Published: August 10th, 2010 (original – black and white), January 15th, 2019 (New Edition – colored)
Written by: Doug TenNapel
Art by: Doug TenNapel, Katherine Garner (New Edition, colors)
Image Comics, 224 Pages
Recently, I invested in Doug TenNapel’s upcoming graphic novel Bigfoot Bill. I was aware of Doug for a little while, as he is the creator of Earthworm Jim and several other video games and graphic novels. Getting ready for Bigfoot Bill, I wanted to read some of his other work. Creature Tech is the first of a few that I have read from a couple of his graphic novels I picked up.
All I can say really, is that I loved this story. It was cool, imaginative and pretty damn funny. Doug’s got a good sense of humor, which anyone would know from watching his YouTube channel but it really comes through in his writing.
The story is really a sci-fi romantic comedy at its core but TenNapel also taps into things that are important to him: religion, science, the search for truth. While a lot of people don’t like politics or religion in comics, Doug doesn’t do it in a heavy handed way and he doesn’t hold one higher than the other. Speaking as an atheist, I didn’t find this in any way preachy or propaganda-ish.
Ultimately, this is a really fun book that works for all ages. It has charm, character and I absolutely love the art style. I looked through a copy of the original black and white version but I ended up getting the New Edition, which is now colored. It’s a better version of the book, in my opinion. I love the colors and they add a new dimension to the story and liven it up quite a bit. Katherine Garner, Doug’s trusted colorist, did a fine job on this.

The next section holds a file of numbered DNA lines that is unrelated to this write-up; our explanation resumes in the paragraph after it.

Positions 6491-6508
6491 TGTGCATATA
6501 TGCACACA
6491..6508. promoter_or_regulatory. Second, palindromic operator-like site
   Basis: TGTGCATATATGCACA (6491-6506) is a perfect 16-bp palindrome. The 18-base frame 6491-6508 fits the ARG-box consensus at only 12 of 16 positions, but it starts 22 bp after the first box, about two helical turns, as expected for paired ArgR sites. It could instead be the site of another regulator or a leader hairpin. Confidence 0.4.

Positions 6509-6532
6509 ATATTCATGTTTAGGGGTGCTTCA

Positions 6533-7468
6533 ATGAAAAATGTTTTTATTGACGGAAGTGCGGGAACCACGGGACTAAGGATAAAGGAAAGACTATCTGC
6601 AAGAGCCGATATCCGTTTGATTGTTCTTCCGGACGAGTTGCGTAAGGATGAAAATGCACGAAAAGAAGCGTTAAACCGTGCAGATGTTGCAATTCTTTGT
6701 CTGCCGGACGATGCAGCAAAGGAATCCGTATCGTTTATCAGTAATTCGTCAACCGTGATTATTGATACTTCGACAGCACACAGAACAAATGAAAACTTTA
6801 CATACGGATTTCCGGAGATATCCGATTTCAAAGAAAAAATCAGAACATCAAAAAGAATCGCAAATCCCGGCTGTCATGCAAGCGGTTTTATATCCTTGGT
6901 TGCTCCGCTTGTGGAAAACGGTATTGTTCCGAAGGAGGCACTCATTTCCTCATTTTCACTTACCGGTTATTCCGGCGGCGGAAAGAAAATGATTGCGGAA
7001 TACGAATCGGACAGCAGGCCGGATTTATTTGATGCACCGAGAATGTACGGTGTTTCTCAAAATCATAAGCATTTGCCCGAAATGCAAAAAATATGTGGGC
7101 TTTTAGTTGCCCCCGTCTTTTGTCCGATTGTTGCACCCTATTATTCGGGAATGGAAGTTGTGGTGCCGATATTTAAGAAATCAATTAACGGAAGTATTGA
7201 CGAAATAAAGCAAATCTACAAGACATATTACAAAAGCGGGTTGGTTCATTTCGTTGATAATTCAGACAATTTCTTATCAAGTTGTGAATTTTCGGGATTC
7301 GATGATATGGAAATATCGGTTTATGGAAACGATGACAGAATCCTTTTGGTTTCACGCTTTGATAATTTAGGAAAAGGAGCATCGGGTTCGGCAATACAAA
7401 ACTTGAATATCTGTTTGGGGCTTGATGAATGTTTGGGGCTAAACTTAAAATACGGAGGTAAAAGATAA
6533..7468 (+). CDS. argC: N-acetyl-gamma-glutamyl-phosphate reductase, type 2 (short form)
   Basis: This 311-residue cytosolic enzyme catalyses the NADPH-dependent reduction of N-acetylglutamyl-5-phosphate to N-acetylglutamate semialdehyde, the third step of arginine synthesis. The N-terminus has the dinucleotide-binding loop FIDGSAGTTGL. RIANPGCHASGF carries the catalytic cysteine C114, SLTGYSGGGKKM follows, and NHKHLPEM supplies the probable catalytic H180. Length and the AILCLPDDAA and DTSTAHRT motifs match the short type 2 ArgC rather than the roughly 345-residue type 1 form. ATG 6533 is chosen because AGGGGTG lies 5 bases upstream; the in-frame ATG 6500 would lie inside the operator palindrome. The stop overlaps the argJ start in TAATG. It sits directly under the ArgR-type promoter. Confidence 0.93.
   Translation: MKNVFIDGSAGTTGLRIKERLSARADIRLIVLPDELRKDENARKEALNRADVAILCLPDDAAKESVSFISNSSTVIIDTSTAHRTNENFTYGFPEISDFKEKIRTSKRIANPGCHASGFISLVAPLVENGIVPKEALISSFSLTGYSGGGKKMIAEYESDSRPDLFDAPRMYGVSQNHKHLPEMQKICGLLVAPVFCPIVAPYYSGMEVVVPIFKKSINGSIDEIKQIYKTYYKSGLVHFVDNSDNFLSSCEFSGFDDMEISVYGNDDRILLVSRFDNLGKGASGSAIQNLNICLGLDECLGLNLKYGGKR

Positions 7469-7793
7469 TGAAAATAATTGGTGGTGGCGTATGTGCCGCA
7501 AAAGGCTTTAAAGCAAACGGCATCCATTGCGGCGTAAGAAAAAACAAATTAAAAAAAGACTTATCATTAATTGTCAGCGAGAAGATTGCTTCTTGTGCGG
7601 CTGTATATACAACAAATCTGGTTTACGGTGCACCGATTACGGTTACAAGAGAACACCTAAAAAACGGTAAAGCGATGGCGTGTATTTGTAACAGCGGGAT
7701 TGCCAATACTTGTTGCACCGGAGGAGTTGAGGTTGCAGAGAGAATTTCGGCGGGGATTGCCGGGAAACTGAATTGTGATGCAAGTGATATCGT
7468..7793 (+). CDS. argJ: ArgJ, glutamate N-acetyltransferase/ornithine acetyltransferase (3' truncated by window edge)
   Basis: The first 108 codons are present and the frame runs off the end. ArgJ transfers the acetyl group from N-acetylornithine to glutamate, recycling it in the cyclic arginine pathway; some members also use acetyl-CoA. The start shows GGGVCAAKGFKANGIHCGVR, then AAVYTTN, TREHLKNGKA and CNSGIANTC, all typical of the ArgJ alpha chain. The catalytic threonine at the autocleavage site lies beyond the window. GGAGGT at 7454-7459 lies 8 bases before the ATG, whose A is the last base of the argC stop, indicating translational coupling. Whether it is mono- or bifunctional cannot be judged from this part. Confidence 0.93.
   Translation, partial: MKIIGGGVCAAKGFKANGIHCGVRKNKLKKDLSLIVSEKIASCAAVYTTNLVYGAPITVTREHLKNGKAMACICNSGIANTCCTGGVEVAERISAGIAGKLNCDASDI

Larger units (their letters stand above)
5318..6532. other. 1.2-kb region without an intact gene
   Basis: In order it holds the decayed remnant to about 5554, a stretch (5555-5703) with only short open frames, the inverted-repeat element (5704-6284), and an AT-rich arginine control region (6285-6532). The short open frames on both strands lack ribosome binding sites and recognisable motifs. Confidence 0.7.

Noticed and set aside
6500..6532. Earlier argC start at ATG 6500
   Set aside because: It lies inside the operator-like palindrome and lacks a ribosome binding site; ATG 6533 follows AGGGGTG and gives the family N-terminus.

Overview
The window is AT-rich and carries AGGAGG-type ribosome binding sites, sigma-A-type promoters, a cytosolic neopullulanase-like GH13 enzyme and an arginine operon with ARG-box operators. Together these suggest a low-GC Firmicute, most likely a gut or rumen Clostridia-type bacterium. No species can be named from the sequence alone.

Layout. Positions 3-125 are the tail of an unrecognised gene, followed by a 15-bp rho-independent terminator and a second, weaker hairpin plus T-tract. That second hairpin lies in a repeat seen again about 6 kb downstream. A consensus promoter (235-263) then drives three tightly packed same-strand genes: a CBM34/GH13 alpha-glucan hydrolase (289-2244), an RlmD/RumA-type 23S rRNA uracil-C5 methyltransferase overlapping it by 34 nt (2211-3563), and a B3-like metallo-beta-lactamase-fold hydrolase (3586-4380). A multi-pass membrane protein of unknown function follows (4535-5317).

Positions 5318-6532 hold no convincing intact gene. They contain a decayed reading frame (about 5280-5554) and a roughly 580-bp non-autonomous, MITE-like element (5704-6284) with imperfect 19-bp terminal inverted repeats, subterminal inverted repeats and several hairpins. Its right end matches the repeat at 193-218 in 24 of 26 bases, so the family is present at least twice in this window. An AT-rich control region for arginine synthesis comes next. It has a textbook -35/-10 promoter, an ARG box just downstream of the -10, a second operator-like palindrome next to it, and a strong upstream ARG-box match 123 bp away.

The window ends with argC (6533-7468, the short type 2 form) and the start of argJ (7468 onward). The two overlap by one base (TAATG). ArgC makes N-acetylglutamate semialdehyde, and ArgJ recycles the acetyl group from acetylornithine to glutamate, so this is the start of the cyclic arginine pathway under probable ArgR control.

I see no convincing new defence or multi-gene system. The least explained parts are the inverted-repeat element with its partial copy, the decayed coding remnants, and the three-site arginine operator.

While I’ve read Doug’s stuff before, it has been awhile. This really made me happy in the end, I’m glad I picked it up and I’m really happy that I have Doug TenNapel’s Bigfoot Bill to look forward to in the near future.
In 2019, few comics make me smile while I read them. Creature Tech brought me to laughter multiple times.
Pairs well with: other comics by Doug TenNapel, as well as Rob Schrab’s Scud: The Disposable Assassin and Rob Guillory’s Farmhand.